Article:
Who were the 'Walkers'?
For generations the workforce of the Quarries in Golden Hill and Threecastles lived neaby, in Oldcourt, Blackrock, Rathanbo, Kilbride, and in the mountain townlands above. When the quarries closed in 1824 and quarrying moved to the new quarries at Ballyknockan, the quarry workers 'walked' across the mountains to the new quarries each Monday morning and returned home on Saturday afternoons.
These men were known as 'the walkers'.
Initially they lodged with local families in Ballyknockan during the week. As the number of workers in Ballyknockan increased, basic accommodation was erected at Ballyknockan for them in an area of the village called 'the Alley', which is close to Foster's quarry. The accommodation was very primitive, each 'house' consisting of two very small rooms, with a fireplace in the centre. it was barely enough for men to sleep in and to cook.
The 'walking' continued for many years. Eventually some of the men settled permanently in Ballyknockan. Some, who had been cottiers in the Oldcourt and Kilbride areas, were pressured to move out by their landlords who were trying to clear the cottiers from their lands in the 1830s and 1840s. Others, who lived in the mountain townlands, such as Ballylow, left these townlands as part of a natural depopulation of the mountain townlands which was also progresssing from the mid 1830s and which was driven at a faster pace by landlord pressures after the famine.
The route of 'the Walkers'
The route from Ballyknockan to their homes was through the Red Bog and through Ballinahowen to the church in Lacken. (This section of the route is now mostly under the reservoir).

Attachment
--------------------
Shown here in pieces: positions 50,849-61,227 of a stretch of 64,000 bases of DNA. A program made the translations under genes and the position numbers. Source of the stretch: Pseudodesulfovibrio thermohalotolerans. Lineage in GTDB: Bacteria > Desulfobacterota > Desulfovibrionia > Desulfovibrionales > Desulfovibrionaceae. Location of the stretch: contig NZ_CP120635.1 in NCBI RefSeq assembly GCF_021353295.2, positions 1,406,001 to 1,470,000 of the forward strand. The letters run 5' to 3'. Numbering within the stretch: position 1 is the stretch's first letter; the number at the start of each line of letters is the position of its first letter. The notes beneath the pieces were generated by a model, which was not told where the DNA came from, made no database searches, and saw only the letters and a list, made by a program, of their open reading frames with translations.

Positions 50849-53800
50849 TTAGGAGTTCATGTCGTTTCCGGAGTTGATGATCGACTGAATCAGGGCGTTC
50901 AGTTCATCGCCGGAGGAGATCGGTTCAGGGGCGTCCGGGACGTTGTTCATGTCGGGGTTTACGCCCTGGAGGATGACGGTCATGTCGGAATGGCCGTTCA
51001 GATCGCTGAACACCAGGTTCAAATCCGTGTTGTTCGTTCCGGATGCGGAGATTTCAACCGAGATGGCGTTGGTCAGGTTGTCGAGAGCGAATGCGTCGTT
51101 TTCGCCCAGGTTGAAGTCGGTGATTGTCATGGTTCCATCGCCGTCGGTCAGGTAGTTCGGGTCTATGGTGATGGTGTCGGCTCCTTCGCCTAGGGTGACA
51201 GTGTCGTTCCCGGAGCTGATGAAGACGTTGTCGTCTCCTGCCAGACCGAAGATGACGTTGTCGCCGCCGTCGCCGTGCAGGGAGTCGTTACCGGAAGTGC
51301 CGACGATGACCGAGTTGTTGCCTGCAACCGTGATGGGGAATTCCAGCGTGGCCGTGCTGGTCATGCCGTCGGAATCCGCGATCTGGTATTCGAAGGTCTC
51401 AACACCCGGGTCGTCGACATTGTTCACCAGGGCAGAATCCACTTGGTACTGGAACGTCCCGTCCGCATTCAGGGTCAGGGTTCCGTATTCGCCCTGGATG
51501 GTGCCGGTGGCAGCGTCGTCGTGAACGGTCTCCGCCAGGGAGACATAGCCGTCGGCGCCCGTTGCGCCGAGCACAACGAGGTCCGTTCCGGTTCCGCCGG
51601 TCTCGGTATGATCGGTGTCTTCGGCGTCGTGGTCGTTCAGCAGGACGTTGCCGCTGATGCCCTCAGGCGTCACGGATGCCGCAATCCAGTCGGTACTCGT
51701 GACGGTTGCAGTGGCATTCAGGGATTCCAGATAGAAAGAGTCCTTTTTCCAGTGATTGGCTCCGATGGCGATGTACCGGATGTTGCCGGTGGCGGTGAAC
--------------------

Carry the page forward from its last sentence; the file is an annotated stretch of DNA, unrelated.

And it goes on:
From Lacken the route climbed steeply along a track leading from the village towards the lowest point of the ridge east of Lugnagun.
At about 350m altitude a trackway leads west towards Rathabo and the Walkers from that area took this towards their homes.
Continuing along the main track, the ridge is reached at about 400m, near the magalithic tomb. From here you can see Woodend Hill almost due north, with Oldcourt, Kilbride and Golden Hill quarries almost in a straight line beyond Woodend.
The route now follows the earthen mound which formed the boundary of the Downshire Estate.
Going to the west you soon come to a route down through Blackrock and on to the road which leads towards Oldcourt. Going east it leads towards Sorrel Hill and gives access to the footways which lead to the mountain townlands of Ballylow, Ballydonnell and Ballynatona.
In the footsteps of 'the Walkers'
In June 2011 a group of us repeated the section of the Walkers route from Lacken to Oldcourt.
Our guide was Seamus Balfe, who lives nearby in Kylebeg. Seamus is a sheep-farmer with a lifetime of experience and knowledge of this area and a deep interest in its oral history and traditions.
Created 21 August 2012. Updated 25 August 2013.